14ymedio, Reinaldo Escobar, Havana, 30 July 2015 — One day it’s cooking oil, another it’s floor cleaning clothes or washing detergent, but there is always a product that all of a sudden doesn’t appear on the shelves either in the ration market or in the hard currency stores, “nor even in the spiritual centers” as some say.
When the eggs go missing, it is almost never the fault of the hens, but of the bad organization in production or distribution. The egg is a key player in the dramatic food situation of Cubans. As my neighbor Magdalena says, “It’s a can’t-miss,” because of which we call it a “lifesaver.” However, it vanishes, disappears, goes poof! like in those magic acts, and then alternative ways of selling it have to be put to work.
On the ration card, every citizen gets five eggs a month at a price of 15 centavos. In the free market, a 30-egg carton costs 33 Cuban pesos, and in the “shopping” – as we call the hard currency stores – they cost 3.60 convertible pesos (CUC), almost triple what they cost in the free market. In the black market, which functions according to the strict rules of supply and demand, eggs will always be more expensive than in the ration stores and cheaper than in convertible pesos, with their price rising and falling according to their presence or absence.
In March of this year, a high-profile corruption case came to light in which 19 officials from a State company were sentenced to prison terms of between 5 and 15 years for their involvement in the diversion of more than 8 million eggs to the illegal market, with an economic impact of over 8,907,562 pesos. But no one can believe that once those lawbreakers were discovered the racket ended. It was enough for the scarcity to come up with a new fiddle in which each played his or her role of greater or lesser risk, greater or lesser effort and hence, with greater or lesser profit.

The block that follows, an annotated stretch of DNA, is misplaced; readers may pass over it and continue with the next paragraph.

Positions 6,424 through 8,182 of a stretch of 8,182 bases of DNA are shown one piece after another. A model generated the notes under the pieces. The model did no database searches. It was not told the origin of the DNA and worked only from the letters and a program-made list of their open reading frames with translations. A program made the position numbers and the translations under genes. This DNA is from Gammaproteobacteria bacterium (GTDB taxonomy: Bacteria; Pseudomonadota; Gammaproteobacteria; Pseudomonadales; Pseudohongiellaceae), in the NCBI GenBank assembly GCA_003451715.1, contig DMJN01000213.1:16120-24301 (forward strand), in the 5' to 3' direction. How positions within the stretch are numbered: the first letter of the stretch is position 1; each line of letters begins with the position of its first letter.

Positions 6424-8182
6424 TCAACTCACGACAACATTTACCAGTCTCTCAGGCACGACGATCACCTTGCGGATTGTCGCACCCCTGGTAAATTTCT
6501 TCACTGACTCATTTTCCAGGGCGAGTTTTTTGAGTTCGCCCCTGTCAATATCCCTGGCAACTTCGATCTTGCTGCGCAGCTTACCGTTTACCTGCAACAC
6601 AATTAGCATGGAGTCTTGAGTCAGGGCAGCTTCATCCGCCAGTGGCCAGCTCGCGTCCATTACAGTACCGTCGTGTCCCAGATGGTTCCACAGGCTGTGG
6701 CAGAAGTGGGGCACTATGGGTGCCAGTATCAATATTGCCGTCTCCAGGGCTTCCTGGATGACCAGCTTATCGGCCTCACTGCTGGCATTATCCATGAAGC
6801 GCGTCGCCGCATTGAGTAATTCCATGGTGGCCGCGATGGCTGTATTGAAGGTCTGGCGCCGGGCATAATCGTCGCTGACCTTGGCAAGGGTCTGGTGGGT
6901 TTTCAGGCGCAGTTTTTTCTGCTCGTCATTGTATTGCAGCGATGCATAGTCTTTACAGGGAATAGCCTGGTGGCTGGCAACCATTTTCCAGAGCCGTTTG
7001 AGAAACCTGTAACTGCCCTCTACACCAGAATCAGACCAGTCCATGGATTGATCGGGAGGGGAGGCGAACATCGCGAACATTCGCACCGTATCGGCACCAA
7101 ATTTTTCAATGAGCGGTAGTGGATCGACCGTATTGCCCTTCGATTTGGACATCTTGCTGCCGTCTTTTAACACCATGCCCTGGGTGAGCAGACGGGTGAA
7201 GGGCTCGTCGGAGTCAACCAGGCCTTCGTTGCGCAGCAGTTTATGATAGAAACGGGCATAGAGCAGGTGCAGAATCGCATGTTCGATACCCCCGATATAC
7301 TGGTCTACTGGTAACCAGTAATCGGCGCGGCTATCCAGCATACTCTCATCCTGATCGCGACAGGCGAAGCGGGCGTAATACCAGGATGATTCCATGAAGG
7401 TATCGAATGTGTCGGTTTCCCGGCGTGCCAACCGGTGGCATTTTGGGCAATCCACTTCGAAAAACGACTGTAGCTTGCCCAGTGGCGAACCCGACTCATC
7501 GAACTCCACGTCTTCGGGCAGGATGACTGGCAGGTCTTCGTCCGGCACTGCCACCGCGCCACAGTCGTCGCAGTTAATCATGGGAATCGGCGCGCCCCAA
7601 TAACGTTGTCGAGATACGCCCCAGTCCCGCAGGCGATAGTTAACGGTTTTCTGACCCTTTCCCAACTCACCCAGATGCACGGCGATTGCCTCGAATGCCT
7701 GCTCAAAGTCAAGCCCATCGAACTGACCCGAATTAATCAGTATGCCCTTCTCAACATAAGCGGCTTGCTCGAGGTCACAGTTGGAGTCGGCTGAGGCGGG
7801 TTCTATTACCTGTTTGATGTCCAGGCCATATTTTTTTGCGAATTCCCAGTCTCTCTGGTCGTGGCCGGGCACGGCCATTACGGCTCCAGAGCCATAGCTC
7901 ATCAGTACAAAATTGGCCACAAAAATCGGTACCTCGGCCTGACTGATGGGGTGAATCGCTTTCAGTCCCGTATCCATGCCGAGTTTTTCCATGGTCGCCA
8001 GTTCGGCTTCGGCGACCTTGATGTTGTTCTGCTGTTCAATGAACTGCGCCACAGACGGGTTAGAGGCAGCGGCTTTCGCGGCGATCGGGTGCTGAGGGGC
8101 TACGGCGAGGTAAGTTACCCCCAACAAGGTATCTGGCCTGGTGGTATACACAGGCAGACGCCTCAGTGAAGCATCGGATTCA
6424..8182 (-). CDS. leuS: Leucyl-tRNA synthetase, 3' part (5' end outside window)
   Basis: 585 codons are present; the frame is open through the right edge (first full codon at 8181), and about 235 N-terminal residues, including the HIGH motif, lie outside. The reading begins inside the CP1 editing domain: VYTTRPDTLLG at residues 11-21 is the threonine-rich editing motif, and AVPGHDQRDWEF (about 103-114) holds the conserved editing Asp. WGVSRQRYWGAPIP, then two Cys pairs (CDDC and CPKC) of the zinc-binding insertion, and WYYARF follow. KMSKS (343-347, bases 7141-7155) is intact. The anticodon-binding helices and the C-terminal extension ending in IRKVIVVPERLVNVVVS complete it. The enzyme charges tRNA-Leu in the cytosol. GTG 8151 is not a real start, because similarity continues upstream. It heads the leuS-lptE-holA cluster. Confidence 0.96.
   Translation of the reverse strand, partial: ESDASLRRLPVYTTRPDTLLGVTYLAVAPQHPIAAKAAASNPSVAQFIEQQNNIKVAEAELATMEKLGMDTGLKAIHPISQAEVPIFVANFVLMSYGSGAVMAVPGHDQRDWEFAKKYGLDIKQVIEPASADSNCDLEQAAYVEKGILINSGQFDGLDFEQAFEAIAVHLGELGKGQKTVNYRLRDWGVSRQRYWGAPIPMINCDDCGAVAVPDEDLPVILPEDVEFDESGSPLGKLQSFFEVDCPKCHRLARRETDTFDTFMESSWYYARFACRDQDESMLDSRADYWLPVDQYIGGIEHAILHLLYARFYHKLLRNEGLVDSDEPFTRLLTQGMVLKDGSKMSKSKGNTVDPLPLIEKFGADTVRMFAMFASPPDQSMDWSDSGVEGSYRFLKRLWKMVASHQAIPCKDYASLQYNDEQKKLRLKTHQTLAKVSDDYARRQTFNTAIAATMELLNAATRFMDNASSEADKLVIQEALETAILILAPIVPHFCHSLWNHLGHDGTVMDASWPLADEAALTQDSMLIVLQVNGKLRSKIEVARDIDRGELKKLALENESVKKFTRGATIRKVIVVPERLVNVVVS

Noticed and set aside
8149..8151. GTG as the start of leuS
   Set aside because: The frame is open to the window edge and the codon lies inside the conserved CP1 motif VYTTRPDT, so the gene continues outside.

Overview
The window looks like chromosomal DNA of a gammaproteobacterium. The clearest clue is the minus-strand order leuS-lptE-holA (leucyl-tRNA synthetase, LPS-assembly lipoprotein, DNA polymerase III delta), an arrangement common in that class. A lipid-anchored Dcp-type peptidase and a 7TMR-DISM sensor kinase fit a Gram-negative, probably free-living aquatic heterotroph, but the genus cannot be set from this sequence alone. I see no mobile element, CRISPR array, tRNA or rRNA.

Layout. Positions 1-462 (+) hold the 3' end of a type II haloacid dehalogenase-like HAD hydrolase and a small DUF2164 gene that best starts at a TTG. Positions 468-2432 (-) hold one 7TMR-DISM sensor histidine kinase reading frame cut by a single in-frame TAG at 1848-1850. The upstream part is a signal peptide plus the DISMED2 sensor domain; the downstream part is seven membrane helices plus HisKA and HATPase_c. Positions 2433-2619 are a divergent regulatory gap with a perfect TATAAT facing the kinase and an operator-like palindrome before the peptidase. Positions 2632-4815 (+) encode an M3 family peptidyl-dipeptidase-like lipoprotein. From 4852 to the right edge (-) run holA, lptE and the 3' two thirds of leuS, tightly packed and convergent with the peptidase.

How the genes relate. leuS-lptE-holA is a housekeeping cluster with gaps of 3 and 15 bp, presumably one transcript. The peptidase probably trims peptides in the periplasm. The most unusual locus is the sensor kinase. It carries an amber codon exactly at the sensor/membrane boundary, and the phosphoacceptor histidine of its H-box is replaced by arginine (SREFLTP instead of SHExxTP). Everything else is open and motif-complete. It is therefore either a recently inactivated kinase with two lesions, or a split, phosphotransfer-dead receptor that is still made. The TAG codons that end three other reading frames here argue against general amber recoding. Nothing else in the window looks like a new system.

The official media try to blame all the scarcities on private entrepreneurs
At that time private restaurants and snack bars were not authorized, the underground market in eggs was limited to door-to-door sales, offering the merchandise to people in their homes. I’ll never forget one day when a woman came to my house accompanied by a child with a beach ball. “Do you want eggs?” she asked me. “Give me ten,” I said and then, as if by magic, she took the eggs out of the ball. Now the owners of paladares – private restaurants – and especially those who make sweets, monopolize the purchase. The official media try to blame all the scarcities on private entrepreneurs, and even hold them responsible for the frequent detours, almost like kidnappings, of what leaves the warehouses headed to the markets.
The cyclist in the photo walked several miles along Rancho Boyeros Avenue in Havana with his precious cargo. At first he tried to pedal, but the height of his construction made him lose his balance. Throughout his journey he suffered every kind of joke from taxi drivers and truck drivers, but he was lucky not to stumble into a police patrol.